Building » Sutton Coldfield – Holy Trinity

Sutton Coldfield – Holy Trinity

Lichfield Road, Sutton Coldfield, Birmingham B74

A stately and in parts quirky interwar Romanesque design by G. B. Cox, replacing a smaller chapel of 1834. The interior has an unusual coffered ceiling, and the west tower makes a strong and positive contribution to the local conservation area.

A small brick Gothic chapel on Lichfield Road, Sutton Coldfield was opened on 21 October 1834, when Dr Weedall of Oscott College preached. An attached presbytery (not Gothic) was built at about the same time. The church was deconsecrated after the present church was built and became known as The Guildhall. Listed grade II, it is now in office use.

The diocesan archive holds drawings prepared for the Rev. R. F. Meredith by E. W. Pugin in 1865 for a chapel of ease at Sutton Coldfield, not built. A school was erected in 1872 and still survives, though not in use as a school.

The present church was built as a replacement for the 1834 church on a new site further north in Lichfield Road, to commemorate the centenary of the mission and to meet the growing needs of the congregation. An existing Catholic school of 1872 also occupied pat of this site. The new church was designed to seat 250 (in the nave and chapels, plus thirty-five in the gallery) and was opened by Archbishop Williams on 27 September 1934. The cost was £10,750. The style of the church, which was designed by G. B. Cox of Harrison & Cox, was described by The Tablet as ‘fifteenth century Venetian Gothic with adaptations, where necessary, to meet the modern requirements’. The builder was J. R. Deacon of Lichfield. The most recent reordering was early in the twenty-first century.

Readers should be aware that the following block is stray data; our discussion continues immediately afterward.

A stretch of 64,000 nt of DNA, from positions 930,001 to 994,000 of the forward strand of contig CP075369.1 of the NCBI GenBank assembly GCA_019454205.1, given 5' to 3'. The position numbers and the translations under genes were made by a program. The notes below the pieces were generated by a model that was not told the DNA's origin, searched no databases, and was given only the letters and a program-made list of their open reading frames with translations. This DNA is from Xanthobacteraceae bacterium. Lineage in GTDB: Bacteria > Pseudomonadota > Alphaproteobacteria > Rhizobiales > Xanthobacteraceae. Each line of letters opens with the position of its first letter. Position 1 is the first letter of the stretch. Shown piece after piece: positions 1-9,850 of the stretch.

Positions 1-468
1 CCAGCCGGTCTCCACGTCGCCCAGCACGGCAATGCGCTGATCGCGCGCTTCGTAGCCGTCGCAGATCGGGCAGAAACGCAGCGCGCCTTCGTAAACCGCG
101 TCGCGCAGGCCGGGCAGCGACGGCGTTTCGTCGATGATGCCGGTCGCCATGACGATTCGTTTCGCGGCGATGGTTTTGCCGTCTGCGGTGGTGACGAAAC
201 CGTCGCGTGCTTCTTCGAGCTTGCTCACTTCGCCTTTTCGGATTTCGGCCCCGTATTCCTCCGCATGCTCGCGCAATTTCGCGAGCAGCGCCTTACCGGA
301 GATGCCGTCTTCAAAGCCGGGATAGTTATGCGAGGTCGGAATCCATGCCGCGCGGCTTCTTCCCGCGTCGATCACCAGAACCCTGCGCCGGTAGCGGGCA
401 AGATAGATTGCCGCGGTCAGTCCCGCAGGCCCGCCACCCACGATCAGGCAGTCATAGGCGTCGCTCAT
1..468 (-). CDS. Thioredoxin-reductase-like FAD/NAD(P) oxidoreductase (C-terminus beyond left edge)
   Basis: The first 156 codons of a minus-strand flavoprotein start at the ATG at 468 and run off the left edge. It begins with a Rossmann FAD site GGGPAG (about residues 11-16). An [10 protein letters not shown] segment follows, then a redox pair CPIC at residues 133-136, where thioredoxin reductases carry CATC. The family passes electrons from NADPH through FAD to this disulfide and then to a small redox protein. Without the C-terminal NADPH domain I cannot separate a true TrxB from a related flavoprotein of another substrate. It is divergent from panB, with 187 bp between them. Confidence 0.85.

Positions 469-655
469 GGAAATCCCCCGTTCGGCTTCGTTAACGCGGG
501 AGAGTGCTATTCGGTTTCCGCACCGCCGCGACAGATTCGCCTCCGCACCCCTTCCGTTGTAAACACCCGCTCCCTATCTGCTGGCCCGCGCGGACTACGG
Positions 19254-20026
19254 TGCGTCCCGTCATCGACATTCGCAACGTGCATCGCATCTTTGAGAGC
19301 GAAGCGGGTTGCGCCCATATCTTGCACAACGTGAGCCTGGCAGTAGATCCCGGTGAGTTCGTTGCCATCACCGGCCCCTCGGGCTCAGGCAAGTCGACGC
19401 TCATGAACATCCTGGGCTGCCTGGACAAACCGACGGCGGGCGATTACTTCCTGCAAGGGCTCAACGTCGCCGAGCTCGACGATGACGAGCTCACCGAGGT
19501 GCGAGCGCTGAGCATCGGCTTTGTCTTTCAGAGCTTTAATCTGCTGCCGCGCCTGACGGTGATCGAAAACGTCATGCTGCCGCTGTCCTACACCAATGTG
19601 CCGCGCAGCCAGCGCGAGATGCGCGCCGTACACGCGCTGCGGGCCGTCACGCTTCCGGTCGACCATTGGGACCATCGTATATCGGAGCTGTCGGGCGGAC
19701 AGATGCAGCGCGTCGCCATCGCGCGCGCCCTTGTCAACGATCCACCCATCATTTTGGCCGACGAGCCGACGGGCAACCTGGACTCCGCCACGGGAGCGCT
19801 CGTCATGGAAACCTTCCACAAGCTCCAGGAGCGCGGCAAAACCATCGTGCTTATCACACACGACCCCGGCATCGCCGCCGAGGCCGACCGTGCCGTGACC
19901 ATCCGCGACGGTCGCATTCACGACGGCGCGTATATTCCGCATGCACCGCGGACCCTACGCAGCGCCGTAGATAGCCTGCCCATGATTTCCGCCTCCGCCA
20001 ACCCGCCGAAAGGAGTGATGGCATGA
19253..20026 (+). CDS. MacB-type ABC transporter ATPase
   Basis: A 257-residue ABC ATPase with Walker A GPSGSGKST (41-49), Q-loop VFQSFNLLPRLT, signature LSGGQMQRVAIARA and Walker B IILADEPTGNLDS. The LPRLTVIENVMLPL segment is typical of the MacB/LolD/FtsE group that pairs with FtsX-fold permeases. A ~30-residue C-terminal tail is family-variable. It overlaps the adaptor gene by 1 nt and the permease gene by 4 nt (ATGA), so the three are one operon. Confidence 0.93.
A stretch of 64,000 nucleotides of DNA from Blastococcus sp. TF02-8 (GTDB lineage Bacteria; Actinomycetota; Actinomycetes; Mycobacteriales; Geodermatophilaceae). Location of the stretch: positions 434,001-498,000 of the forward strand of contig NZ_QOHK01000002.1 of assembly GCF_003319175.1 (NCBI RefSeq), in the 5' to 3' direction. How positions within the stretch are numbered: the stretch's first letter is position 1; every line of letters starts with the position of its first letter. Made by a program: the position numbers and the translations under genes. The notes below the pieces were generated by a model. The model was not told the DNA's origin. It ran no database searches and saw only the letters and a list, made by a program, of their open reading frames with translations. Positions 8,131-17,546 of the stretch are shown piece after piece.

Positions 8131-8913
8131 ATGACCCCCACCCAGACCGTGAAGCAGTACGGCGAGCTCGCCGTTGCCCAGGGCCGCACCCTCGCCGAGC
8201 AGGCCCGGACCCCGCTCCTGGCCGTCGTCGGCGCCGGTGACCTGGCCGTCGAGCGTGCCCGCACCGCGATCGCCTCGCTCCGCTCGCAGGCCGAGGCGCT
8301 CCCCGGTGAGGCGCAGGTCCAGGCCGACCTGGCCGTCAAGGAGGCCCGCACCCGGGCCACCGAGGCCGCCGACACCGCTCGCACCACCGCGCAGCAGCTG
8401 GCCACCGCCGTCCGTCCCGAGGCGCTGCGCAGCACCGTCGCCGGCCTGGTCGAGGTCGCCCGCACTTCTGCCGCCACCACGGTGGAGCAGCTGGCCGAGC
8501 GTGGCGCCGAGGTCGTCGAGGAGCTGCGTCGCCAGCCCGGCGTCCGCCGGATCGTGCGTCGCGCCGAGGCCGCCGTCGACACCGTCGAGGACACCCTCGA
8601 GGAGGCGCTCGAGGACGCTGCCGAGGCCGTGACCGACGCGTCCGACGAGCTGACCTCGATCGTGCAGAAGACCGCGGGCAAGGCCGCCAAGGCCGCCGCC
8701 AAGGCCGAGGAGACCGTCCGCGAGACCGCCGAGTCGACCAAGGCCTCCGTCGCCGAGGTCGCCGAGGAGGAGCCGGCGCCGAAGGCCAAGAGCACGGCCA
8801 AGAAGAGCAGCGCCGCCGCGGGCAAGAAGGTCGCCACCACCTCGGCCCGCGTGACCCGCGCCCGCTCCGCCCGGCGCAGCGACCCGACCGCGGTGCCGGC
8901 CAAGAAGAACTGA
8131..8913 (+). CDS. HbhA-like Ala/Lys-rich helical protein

The church is in a vaguely Romanesque style, with some exotic detailing which was described in a contemporary account as ‘fifteenth century Venetian Gothic’. It is built of red brick with stone dressings and has roof coverings of Roman pantiles. The plan comprises a west tower, wide nave and chancel under a continuous pitched roof and narrower lean-to circulation aisles with eastern chapels.

The broad west tower is set across the west end of the nave. It has massive clasping buttresses and is of four stages. The main west doorway has jamb shafts and a fine carved stone tympanum relief of the Holy Trinity with the symbols of the Evangelists, designed by Cox and carved by Robert Bridgeman & Sons, all set beneath a corbel table. Above are two tiers of three windows set between brick ribs. The bell stage has six openings on the east and west faces and two on each side, all set beneath another corbel table. On either side of the tower are single-storey porches with side entrances, also with carved tympanums; St Peter to the south and the Virgin and Child to the north, again carved by Bridgeman & Sons from Cox’s designs. The body of the church is six bays long with a continuous clerestory of six bays with two round-headed windows in the first four bays and three windows in the two eastern bays. Below the clerestory, lean-to aisles extend for three bays, the main side chapels for two bays; the easternmost bay is the sanctuary which stands alone and has a blind east wall.

Inside the church the west tower contains a timber gallery which projects under a broad moulded and pointed tower arch. The main nave space has a parquet floor and plastered walls. Continuous north and south arcades of wide moulded pointed arches are carried down to floor level. Above both arcades is a band of trefoil ornament on which stands a continuous clerestory arcade with some of the arches pierced for windows. Over all is a timber coffered ceiling. The nave lighting and seating appear to be original. The division between the nave and sanctuary is marked by a heavy downstand ceiling beam carried on wall-piers with heavy carved brackets. The side chapels have seating facing towards the sanctuary. The sanctuary has a patterned marble floor and the east wall has a wide full-height pointed altar recess. The sanctuary fittings are all modern, with matching altar, ambo and tabernacle plinth (the interior was described as ‘recently refurbished’ in 2008 and the sanctuary was also reordered at this time).

Heritage Details

Architect: Harrison & Cox

Original Date: 1934

Conservation Area: Yes

Listed Grade: Not Listed